Ramana Maharshi on Meditation Experiences
When I meditate I feel a certain bliss at times.
On such occasions, should I ask myself `Who is it that experiences this
Ramana Maharshi : If it is the real bliss
of the Self that is experienced, that is, if the mind has really merged
in the Self, such a doubt will not arise at all. The question itself
shows real bliss was not reached. All doubts willl cease only when the
doubter and his source have been found. There is no use removing doubts
one by one. If we clear one doubt, another doubt will arise and there
will be no end of doubts. But if, by seeking the source of the doubter,
the doubter is found to be really non-existent, then all doubts will
Question : Sometimes I hear
internal sounds. What should I do when such things happen?
Maharshi : Whatever may happen, keep up the enquiry into the
self, asking `Who hears these sounds?' till the reality is reached.
Question : Sometimes, while
in meditation, I feel blissful and tears come to my eyes. At other times
I do not have them. Why is that?
Ramana Maharshi : Bliss is a thing which is always there and is
not something which comes and goes. That which comes and goes is a
creation of the mind and you should not worry about it.
Question :The bliss causes
a physical thrill in the body, but when it disappears I feel dejected
and desire to have the experience over again. Why?
Ramana Maharshi : You admit that you were there both when the
blissful feeling was experienced and when it was not. If you realize
that `you' properly, those experiences will be of no account.
Question : When I reach the
thoughtless stage in my sadhana I enjoy a certain pleasure, but
sometimes I also experience a vague fear which I cannot properly
Ramana Maharshi : You may experience anything, but you should
never rest content with that. Whether you feel pleasure or fear, ask
yourself who feels the pleasure or the fear and so carry on the
sadhana until pleasure and fear are both transcended, till all
duality ceases and till the reality alone remains.
There is nothing wrong in
such things happening or being experienced, but you must never stop at
that. For instance, you must never rest content with the pleasure of
laya (temporary abeyance of the mind) experienced when thought is
quelled, you must press on until all duality ceases.
Question : How does one get
rid of fear ?
Ramana Maharshi :What is fear ? It is only a thought. If there is
anything besides the Self there is reason to fear. Who sees things
separate from the Self ? First the ego arises and sees objects as
external. If the ego does not rise, the Self alone exists and there is
nothing external. For anything external to oneself implies the existence
of the seer within. Seeking it there will eliminate doubt and fear. Not
only fear, all other thoughts centred round the ego will disappear along
Question : When I try to be
without all thoughts, I pass into sleep. What should I do about it?
Ramana Maharshi : Once you go to sleep you can do nothing in that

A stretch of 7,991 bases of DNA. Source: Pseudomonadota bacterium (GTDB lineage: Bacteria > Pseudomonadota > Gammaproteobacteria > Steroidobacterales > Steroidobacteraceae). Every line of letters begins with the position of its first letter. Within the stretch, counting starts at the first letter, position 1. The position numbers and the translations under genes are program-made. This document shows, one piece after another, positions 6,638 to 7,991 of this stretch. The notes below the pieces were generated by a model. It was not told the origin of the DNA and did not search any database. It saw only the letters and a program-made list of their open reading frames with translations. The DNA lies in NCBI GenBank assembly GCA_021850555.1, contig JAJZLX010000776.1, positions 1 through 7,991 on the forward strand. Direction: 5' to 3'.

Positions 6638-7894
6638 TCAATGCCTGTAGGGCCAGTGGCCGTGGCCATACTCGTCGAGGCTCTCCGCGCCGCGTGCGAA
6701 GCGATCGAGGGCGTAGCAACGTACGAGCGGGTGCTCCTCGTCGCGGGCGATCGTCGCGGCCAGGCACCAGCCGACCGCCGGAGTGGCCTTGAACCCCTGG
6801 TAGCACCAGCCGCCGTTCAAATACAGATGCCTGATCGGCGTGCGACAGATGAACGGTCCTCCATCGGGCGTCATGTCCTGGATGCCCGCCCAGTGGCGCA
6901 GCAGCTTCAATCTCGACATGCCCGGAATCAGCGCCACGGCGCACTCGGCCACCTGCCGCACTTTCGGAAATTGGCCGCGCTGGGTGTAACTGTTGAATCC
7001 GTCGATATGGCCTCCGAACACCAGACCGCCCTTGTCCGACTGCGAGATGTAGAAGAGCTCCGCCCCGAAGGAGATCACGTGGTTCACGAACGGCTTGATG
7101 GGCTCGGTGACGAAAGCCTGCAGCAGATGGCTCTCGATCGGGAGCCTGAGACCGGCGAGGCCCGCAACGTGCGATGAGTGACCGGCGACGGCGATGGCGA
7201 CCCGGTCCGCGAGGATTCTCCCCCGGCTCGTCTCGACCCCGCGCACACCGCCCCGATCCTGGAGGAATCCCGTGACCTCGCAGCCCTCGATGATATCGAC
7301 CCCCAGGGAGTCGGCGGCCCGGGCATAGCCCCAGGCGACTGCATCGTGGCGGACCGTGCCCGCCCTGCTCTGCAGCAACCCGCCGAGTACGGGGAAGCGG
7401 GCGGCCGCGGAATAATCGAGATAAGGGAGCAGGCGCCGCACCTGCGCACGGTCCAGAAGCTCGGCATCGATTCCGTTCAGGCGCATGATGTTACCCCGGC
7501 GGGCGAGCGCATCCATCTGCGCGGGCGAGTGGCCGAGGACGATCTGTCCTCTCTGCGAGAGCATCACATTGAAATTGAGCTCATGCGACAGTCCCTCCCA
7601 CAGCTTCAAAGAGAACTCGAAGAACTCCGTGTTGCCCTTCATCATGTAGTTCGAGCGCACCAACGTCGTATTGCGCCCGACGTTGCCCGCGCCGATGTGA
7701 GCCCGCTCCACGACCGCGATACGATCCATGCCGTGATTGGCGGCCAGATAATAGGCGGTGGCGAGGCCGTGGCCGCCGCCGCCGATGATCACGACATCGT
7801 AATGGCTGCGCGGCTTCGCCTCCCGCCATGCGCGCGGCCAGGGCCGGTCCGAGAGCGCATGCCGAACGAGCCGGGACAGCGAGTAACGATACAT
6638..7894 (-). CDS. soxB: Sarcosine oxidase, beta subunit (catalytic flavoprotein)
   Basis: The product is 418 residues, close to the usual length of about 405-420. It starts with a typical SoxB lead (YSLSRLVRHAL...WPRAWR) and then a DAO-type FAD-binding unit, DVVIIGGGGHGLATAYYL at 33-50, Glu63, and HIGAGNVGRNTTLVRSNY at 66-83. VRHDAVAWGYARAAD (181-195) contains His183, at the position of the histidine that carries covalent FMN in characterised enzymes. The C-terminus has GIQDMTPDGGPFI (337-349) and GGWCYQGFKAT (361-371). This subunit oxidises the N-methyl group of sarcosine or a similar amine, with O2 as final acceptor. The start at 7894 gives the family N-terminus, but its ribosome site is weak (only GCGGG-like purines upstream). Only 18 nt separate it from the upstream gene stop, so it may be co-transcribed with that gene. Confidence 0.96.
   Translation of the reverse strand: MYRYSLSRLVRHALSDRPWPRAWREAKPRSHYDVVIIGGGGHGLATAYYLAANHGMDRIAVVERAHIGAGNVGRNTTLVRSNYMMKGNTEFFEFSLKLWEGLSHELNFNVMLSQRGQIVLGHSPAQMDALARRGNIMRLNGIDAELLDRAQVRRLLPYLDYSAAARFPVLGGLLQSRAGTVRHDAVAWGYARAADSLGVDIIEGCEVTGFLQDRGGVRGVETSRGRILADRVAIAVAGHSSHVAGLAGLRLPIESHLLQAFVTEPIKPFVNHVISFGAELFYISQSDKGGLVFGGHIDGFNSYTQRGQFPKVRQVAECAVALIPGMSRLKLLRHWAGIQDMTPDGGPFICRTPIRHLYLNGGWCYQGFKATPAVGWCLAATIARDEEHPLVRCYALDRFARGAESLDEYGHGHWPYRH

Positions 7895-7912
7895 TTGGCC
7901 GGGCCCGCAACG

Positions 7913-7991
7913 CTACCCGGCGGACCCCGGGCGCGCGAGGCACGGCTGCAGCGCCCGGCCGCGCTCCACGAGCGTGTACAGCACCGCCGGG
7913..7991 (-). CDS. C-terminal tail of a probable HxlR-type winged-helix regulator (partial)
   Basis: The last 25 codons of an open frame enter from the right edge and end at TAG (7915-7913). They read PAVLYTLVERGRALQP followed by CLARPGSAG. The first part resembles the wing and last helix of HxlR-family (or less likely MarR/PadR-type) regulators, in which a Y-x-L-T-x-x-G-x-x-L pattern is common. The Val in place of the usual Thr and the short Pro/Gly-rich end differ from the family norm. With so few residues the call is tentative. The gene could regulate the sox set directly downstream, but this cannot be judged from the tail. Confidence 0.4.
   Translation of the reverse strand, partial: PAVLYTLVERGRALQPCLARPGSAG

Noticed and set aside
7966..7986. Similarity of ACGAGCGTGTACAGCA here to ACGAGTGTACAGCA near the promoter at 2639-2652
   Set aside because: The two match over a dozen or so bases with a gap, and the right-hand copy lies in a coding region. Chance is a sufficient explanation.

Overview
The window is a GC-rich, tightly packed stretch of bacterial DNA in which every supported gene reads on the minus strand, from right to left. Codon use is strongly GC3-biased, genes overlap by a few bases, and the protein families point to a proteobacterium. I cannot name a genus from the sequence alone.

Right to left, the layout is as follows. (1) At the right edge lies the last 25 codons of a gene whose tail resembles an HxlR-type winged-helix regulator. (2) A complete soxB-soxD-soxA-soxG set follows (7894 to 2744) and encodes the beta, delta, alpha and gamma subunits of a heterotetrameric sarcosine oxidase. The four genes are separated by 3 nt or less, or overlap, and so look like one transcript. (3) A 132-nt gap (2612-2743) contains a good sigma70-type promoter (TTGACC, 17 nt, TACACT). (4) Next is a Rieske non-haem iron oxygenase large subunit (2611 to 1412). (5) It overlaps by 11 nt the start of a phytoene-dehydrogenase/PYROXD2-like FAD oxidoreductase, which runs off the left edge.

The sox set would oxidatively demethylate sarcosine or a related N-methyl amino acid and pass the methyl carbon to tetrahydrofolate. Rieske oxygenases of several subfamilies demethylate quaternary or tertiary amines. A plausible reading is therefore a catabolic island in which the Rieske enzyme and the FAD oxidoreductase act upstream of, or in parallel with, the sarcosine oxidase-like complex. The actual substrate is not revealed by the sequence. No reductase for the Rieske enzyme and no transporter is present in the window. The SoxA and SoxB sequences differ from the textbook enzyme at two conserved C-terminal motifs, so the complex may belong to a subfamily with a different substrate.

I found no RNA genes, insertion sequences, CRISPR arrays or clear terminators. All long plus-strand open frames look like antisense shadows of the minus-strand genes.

state. But while you are awake, try to keep away all thoughts. Why think
about sleep? Even that is a thought, is it not? If you are able to be
without any thought while you are awake, that is enough. When you pass
into sleep the state which you were in before falling asleep will
continue when you wake up. You will continue from where you left off
when you fell into slumber. So long as there are thoughts of activity
there will also be sleep. Thought and sleep are counterparts of one and
the same thing.
We should not sleep too
much or go without it altogether, but sleep only moderately. To prevent
too much sleep, we must try and have no thoughts or chalana
[movement of the mind], we must eat only sattvic food and that
only in moderate measure, and not indulge in too much physical activity.
The more we control thought, activity and food the more we shall be able
to control sleep. But moderation ought to be the rule, as explained in
the Gita, for the seeker on the path.
Sleep is the first
obstacle, as explained in the books, for all sadhaks. The second
obstacle is said to be vikshepa or the sense objects of the world
which divert one's attention. The third is said to be kashaya or
thoughts in the mind about previous experiences with sense objects. The
fourth, ananda [bliss], is also called an obstacle, because in
that state a feeling of separation from the source of ananda,
enabling the enjoyer to say `I am enjoying ananda', is present.
Even this has to be surmounted. The final stage of samadhi has to
be reached in which one becomes ananda or one with reality. In
this state the duality of enjoyer and enjoyment ceases in the ocean of
sat-chit-ananda or the Self.
Question : So one should
not try to perpetuate blissful or ecstatic states?
Ramana Maharshi :The final obstacle in meditation is ecstasy; you
feel great bliss and happiness and want to stay in that ecstasy. Do not
yield to it but pass on to the next stage which is great calm. The calm
is higher than ecstasy and it merges into samadhi. Successful
samadhi causes a waking sleep state to supervene. In that state you
know that you are always consciousness, for consciousness is your
nature. Actually, one is always in samadhi but one does not know
it. To know it all one has to do is to remove the obstacles.
Related Ramana Maharshi Talks:
Ramana Maharshi Biography
Why do I never
remember that I am the Self
Ramana Maharshi Self Inquiry
"Who am I" Meditation Method
Ramana Maharshi taught through
Silence - Mauna
Ramana Maharshi on Searching the Source
of 'I' Thought
Ramana Maharshi on
Realization while doing Worldly Duties
possible for mind, whose nature is constant change?
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